Down Memory Lane, February 8 2019

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A children’s thriller, titled Satellite 7, by a former Courier editor predicted Kintyre’s space race back in 1958.

That year NASA was formed as the two Cold War superpowers, America and the Union of Soviet Socialist Republics (USSR), vied for off world power and raced to put a man in space.

Angus MacVicar, a Courier editor in the 1930s, was a novelist determined that Scotland would have a starring role.

Last week, while on holiday, a Courier reporter spotted MacVicar’s 1958 work in the eclectic collection of a Great Malvern, Worcestershire second-hand bookshop.

The cover features a dish for communicating with a geostationery satellite, such as the first Telstar, launched in 1962, and a rocket launching pad.

The two are connected by a road with an uncanny resemblance to the track leading to the Mull lighthouse.

Angus, who eventually bought a property in Southend and lived to 93, before passing away in 2001, belonged to a North Uist family whose history can be traced back 600 years.

The flyleaf to the book states he became a ‘hard working newspaperman’   at the Courier in 1930, after graduating from Glasgow University and, when the editor Alec MacLeod, had a serious ilness, in 1933 stepped up to the hot seat.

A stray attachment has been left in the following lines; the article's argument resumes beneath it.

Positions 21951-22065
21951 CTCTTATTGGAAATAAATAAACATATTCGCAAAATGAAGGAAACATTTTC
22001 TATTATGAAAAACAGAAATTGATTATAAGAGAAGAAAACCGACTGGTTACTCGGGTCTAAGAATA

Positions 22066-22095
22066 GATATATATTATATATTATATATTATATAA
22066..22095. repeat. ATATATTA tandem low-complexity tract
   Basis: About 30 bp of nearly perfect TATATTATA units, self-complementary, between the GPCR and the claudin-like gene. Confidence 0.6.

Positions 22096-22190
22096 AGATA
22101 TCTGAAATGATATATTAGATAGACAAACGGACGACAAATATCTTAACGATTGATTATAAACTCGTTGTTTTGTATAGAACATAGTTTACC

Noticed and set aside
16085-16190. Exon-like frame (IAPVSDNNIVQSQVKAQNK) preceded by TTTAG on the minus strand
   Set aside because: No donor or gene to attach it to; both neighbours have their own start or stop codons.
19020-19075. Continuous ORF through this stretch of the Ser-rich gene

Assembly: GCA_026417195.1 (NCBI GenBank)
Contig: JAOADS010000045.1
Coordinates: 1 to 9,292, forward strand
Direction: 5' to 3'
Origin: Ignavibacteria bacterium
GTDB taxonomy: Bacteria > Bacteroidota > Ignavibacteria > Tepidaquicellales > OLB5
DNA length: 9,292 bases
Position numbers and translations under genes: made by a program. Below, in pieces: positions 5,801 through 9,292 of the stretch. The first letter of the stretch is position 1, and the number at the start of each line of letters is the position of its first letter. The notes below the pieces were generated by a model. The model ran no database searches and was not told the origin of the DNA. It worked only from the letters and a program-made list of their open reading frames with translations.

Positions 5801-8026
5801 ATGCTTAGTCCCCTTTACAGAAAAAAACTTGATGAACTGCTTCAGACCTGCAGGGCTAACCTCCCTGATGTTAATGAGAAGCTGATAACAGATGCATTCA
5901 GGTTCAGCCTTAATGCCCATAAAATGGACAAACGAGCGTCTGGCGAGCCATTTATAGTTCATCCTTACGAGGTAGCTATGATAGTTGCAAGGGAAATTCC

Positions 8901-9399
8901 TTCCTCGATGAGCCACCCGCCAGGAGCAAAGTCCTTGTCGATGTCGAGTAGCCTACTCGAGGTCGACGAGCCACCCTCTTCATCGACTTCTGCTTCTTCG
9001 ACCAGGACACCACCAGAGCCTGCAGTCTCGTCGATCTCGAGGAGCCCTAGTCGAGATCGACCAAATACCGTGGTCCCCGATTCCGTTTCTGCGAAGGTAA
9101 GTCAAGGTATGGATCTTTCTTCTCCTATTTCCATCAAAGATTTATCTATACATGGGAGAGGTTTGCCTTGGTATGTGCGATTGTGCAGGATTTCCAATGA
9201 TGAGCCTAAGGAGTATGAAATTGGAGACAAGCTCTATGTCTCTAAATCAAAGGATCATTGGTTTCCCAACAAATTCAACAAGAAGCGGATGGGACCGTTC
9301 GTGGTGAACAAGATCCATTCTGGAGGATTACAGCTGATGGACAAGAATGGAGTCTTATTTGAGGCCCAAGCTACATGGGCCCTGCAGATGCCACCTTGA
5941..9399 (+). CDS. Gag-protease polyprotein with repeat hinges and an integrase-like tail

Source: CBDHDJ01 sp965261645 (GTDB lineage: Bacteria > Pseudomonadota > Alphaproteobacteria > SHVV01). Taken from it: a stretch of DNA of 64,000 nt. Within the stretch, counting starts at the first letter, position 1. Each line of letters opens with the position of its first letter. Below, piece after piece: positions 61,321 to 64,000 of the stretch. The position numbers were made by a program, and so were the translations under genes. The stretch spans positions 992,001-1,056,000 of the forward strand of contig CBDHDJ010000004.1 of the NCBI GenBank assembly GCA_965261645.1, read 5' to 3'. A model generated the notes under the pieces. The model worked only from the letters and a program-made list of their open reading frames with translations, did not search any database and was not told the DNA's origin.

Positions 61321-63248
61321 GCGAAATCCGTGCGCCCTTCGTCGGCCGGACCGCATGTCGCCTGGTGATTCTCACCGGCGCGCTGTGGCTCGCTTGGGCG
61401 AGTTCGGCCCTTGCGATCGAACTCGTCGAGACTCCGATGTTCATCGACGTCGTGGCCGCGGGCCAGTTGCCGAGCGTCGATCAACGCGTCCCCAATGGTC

Not content with writing all day, Angus, in the words of another former Courier reporter, Freddy Gillies: ‘burned the midnight oil,’ to write the first of 60 novels – The Purple Rock, published in 1933 by Stanley Paul.

He left to become a full-time author and broadcaster although the Second World War intervened.

Angus took part in three assault landings – Madagascar, Sicily and Italy and was mentioned in dispatches for his part in the break-out at Anzio.

Satellite 7, costing three shillings and six pence, was published 10 years before Paul McCartney came to Kintyre and tells the tale of radio and television singing star, Tony Thomson, aged 21 and his younger brother Jake.

They are shipwrecked on a remote Hebridean island, find a government research station and are detained by the inhabitants.

Eventually some of the mystery is unravelled  when they learn Britain is about to launch its seventh satellite, built to circle the moon and return with the first photographs of its dark side.

Angus’s first volume of autobiography, Salt In My Porridge, subtitled Confession’s of a Minister’s son, was published in 1971 and reprinted five times.

It was first issued in paperback in 1975 and currently changes hands for between 0.60 pence and £4.50.

Graeme Baird at the Old Bookshelf in Cross Street said that Angus’ books are in great demand.

The front cover of Satellite 7 features a tarred road which looks remarkably similar to the Mull lighthouse track. NO_c06dml01_cover_Angus_MacVicar

Mr MacVicar is in illustrious company on the rear cover. In a list of authors, in the same imprint, is the famous astronomer Patrick Moore who passed away in 2012. NO_c06dml02_reverse_Angus_MacVicar